Home / Politics / Policy /  India-Sri Lanka ties may be set for a thaw
Back

New Delhi: A thaw in relations between India and Sri Lanka is on the cards as Colombo prepares to make India the new Sri Lankan president Maithripala Sirisena’s first port of call next month.

This comes after a period of coolness in bilateral relations due to defeated President Mahinda Rajapaksa’s reported tilt toward India’s strategic and economic rival China.

Signs of a turnaround in relations came with Sri Lanka’s new foreign minister Mangala Samaraweera arriving in New Delhi on Saturday, within five days of being appointed to his post. His discussions with Indian foreign minister Sushma Swaraj that “covered the entire expanse" of relations, were described as “extremely cordial, positive and substantive" that yielded “specific outcomes" Indian foreign ministry spokesman Syed Akbaruddin told reporters in New Delhi. It demonstrates the “desire of both India and Sri Lanka to give a boost to our bilateral ties," he said.

Samaraweera “did indicate his choice of New Delhi as the first destination reflects the priority that the new government in Sri Lanka gives to relations between our two countries," Akbaruddin said, adding that the meeting between the two foreign ministers “have paved the way for the further visit of Sri Lankan President to India at an early date." Swaraj has also agreed to visit Colombo.

Akbaruddin described the Swaraj-Samaraweera talks as “cordial" because the “new Sri Lankan government sees India as an opportunity for economic advancement"—indicating a departure from the position of the previous Sri Lankan administration that was seen welcoming Chinese investments. Sri Lanka views India under Prime Minister Narendra Modi “as a powerhouse of economic development and for Sri Lanka it is a win-win situation," the spokesman said.

The comments indicate a re-scripting of ties that had cooled during the tenure of Rajapaksa. India had been wary of Sri Lanka’s growing closeness to China with investments flowing in from that country into the island nation, which has been traditionally closer to India. Rajapaksa reportedly visited China seven times after becoming president in 2005. India was also upset when Chinese submarines docked in Sri Lanka on two separate occasions last year, something India saw as part of Beijing’s “string of pearls" strategy to secure a foothold in South Asia and maritime access through the Indian Ocean.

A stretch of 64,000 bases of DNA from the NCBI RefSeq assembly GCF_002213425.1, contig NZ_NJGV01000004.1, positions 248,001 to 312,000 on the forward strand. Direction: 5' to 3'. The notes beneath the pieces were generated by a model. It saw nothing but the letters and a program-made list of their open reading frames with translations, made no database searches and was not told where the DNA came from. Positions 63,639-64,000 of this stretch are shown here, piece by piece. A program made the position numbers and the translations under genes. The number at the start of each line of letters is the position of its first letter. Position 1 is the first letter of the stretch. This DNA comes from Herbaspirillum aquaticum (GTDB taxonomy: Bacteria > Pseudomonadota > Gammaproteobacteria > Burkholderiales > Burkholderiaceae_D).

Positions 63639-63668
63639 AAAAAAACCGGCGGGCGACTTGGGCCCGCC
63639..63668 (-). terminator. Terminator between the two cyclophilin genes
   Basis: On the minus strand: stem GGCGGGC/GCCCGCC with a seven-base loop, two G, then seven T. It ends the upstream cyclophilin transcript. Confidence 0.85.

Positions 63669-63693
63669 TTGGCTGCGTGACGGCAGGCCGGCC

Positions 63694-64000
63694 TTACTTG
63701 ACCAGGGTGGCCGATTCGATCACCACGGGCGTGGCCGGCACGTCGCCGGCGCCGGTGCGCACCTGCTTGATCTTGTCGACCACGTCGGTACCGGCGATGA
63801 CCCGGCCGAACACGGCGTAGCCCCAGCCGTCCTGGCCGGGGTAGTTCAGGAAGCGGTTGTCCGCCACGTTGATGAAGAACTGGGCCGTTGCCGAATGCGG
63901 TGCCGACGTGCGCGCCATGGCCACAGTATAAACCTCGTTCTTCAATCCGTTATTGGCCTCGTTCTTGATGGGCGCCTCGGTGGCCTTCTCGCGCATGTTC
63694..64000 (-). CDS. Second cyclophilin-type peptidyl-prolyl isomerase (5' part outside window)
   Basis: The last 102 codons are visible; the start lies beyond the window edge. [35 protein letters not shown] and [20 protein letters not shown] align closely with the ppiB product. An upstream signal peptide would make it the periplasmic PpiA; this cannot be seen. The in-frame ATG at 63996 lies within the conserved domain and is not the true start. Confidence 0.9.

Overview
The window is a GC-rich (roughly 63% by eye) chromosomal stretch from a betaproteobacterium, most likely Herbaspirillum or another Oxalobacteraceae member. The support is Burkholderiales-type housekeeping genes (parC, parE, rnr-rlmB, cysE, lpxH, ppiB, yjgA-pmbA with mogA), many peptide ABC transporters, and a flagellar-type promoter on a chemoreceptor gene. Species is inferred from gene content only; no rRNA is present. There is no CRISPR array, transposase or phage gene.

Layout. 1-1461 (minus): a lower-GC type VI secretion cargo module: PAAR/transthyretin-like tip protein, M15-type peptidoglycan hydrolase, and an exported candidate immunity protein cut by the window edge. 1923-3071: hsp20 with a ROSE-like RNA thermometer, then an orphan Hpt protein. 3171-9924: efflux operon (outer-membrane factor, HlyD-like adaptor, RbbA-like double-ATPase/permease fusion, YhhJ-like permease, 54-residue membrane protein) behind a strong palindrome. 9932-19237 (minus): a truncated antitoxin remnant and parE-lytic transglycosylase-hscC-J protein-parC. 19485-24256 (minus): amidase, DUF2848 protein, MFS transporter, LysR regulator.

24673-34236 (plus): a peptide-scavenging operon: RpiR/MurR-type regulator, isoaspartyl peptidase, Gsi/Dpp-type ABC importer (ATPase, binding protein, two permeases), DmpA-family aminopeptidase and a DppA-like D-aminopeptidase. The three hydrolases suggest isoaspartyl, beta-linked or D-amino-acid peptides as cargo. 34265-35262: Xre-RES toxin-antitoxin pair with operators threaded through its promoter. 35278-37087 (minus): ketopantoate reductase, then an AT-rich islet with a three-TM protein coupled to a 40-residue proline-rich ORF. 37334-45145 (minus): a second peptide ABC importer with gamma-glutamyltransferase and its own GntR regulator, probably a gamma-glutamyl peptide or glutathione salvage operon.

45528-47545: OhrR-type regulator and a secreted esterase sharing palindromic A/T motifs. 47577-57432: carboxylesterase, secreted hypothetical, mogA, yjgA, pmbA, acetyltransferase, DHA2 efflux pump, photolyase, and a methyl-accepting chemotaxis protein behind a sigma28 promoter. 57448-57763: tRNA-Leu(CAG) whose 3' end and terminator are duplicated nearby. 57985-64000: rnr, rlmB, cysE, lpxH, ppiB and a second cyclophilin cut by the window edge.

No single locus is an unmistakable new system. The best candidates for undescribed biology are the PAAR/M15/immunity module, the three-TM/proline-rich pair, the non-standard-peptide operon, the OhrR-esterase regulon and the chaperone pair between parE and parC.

Chinese president Xi Jinping visited Sri Lanka ahead of a scheduled trip to New Delhi on 18-20 September where Rajapaksa reportedly endorsed Xi’s plans for a proposed maritime “Silk Road" linking China with Europe as the Chinese president announced a billion-dollar power plant and port city projects on the island nation, news reports said.

Analysts say one reason for Sri Lanka’s growing closeness to China was that Beijing was prepared to turn a blind eye to allegations of grave human rights abuses committed by Sri Lankan forces in the war to end armed Tamil insurgency in 2009, whereas many Western nations withheld investments needed for rebuilding the nation, China had no such compunctions.

With India joining the West in voting against Sri Lanka at the UN Human Rights Council in Geneva in 2013, some Sri Lankan political commentators said it was natural for the Rajapaksa government to have turned to China.

But elections earlier this month saw Rajapakse defeated by opposition candidate Sirisena, a one-time ally of Rajapaksa who defected in November.

Catch all the Politics News and Updates on Live Mint. Download The Mint News App to get Daily Market Updates & Live Business News.
More Less

Recommended For You

Trending Stocks

×
Get alerts on WhatsApp
Set Preferences My ReadsWatchlistFeedbackRedeem a Gift CardLogout